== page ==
Human-Centred Systems Mapping: An Approach to Collaboratively Transform the Disaster Recovery Ecosystem


Throughout a disaster, businesses, governments and community sectors mobilise to support people. However, disaster recovery can’t be achieved with organisations working in silos internally and across sectors. How does the disaster recovery ecosystem behave along the community’s journey? How can collaborative design research influence ecosystem change to meet community needs?

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  • Following the 2019 North Queensland Monsoon Disaster, Thriving Communities Partnership (TCP) sought to understand the disaster recovery ecosystem that residents and local businesses must navigate when a disaster impacts their community. The purpose of the project was to provide tangible, actionable cross-industry improvements to help people impacted by disaster access suitable support. Having previously mapped the community experience, a new challenge emerged. The challenge was how to identify organisations in the ecosystem, understand how their frontline workers interact with the community and each other, and identify opportunities for ecosystem-wide alignment and collaboration.

  • This project combined human-centred design with systems mapping techniques to innovatively map the ecosystem that supports community disaster recovery, including the interactions and leverage opportunities. Through cross-sector workshops, we identified organisations in the ecosystem. Interviews and focus groups were conducted with frontline workers who assisted the community on the ground and remotely. Identifying over 150 organisations and 3000 data points, new analysis methods were applied to connect ecosystem, industry and organisational findings to the community experience, developed in our previous research, to ensure a human-centred focus. An interactive system map and insights report enabled remote, nation-wide engagement of the findings.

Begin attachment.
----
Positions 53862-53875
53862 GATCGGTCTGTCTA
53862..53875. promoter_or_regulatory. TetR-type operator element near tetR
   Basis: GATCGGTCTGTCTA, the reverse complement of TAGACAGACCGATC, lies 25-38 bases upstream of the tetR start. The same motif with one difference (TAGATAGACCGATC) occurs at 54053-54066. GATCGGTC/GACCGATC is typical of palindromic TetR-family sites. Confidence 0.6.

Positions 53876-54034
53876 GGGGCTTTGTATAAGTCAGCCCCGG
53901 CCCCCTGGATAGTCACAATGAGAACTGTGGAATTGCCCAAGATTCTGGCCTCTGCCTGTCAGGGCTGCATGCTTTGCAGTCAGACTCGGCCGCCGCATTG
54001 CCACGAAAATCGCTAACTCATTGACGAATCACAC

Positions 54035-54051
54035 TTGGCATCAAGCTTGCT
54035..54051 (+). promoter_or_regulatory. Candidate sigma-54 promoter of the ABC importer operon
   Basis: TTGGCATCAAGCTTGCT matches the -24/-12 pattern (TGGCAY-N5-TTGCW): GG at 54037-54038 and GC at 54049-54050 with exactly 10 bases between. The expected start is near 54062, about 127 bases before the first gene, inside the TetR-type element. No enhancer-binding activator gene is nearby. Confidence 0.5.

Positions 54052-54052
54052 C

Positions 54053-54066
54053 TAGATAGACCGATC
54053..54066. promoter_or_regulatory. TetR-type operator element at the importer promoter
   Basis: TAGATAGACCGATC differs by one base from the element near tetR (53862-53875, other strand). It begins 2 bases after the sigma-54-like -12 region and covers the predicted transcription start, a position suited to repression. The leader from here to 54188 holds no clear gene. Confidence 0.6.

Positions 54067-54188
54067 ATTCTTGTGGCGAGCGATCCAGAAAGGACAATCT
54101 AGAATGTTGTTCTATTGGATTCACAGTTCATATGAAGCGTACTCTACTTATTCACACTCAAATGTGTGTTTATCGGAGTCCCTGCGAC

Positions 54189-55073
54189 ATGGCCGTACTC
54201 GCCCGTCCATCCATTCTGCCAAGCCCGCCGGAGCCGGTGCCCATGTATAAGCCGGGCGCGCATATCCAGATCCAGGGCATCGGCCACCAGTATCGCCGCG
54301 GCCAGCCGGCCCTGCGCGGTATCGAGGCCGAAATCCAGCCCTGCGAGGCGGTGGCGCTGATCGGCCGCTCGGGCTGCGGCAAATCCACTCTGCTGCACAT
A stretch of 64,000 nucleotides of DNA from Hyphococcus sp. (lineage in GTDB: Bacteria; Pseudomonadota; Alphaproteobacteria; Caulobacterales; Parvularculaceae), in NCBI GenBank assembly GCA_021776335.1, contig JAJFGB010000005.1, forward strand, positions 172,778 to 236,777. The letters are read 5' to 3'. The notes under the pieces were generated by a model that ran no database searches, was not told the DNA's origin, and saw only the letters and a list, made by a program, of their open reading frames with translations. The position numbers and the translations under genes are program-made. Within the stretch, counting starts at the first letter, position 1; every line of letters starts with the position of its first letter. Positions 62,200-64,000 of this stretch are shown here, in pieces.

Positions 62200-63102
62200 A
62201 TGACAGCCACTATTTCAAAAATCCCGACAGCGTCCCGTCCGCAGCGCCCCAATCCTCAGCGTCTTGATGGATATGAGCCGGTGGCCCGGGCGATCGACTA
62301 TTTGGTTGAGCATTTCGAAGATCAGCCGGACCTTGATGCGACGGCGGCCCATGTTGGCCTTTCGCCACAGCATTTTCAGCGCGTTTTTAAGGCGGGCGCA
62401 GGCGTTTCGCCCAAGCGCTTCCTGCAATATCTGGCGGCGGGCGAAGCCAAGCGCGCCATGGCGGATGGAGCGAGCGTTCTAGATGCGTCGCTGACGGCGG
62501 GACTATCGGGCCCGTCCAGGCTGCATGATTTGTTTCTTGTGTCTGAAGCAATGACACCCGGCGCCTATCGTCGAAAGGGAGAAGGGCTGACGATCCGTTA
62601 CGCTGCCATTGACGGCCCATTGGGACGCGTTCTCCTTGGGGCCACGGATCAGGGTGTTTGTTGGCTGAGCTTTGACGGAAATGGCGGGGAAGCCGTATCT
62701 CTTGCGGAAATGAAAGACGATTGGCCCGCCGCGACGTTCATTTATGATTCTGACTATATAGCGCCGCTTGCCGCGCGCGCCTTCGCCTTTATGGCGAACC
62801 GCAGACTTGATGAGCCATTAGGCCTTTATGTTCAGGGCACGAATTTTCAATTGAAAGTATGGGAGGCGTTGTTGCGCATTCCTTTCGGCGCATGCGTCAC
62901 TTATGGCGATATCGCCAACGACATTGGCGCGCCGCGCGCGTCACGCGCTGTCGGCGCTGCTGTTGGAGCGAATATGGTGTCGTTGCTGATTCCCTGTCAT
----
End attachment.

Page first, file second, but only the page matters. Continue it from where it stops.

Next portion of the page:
• This project enabled organisations, locally and nationally, to better understand their role in the disaster recovery ecosystem, and how to work collaboratively for impactful systems change. At a local level, 19 organisations across 12 industries in Townsville used the research to identify 28 existing initiatives addressing accessibility, mental health, resourcing and communication challenges to connect and collaborate on. At a national level, the utility sector utilised the research to identify the need for, and collaborate on, industry-wide consistency to disaster recovery. Essential service organisations nationally have used the research to improve how they support customers impacted by disaster events.

  • The interactive system map visualises the network of frontline services and how their interactions impact the community experience throughout a disaster. Using data collected from frontline workers in 12 industries, it conveys the interactions, challenges and opportunities occurring in an ecosystem-wide, cross-sector capacity. It is unique because it integrates the network of organisational relationships with the human experience, highlighting the impact of the interconnectivity on the local community. Normally, system maps portray only network relationships, whereas this one is integrated with the community journey. Across each phase of the community journey, the map details: - The experience for residents and business owners. - Ecosystem-level insights relating to the experiences shared across industries. - Industry-level insights relating to the experiences occurring within a particular industry. - The benefits, challenges and opportunities associated with each insight. - Key existing connections and opportunities for new connections between industries. The digital map provides an interactive visual narrative, enabling remote access and collaboration. The map’s goal is to simplify and make tangible the complexity so organisations can comprehend their role in the broader ecosystem, while seeing the impact on the human experience. With more empathetic, holistic mindsets, organisations can collaborate and leverage opportunities to build more inclusive and connected ecosystems.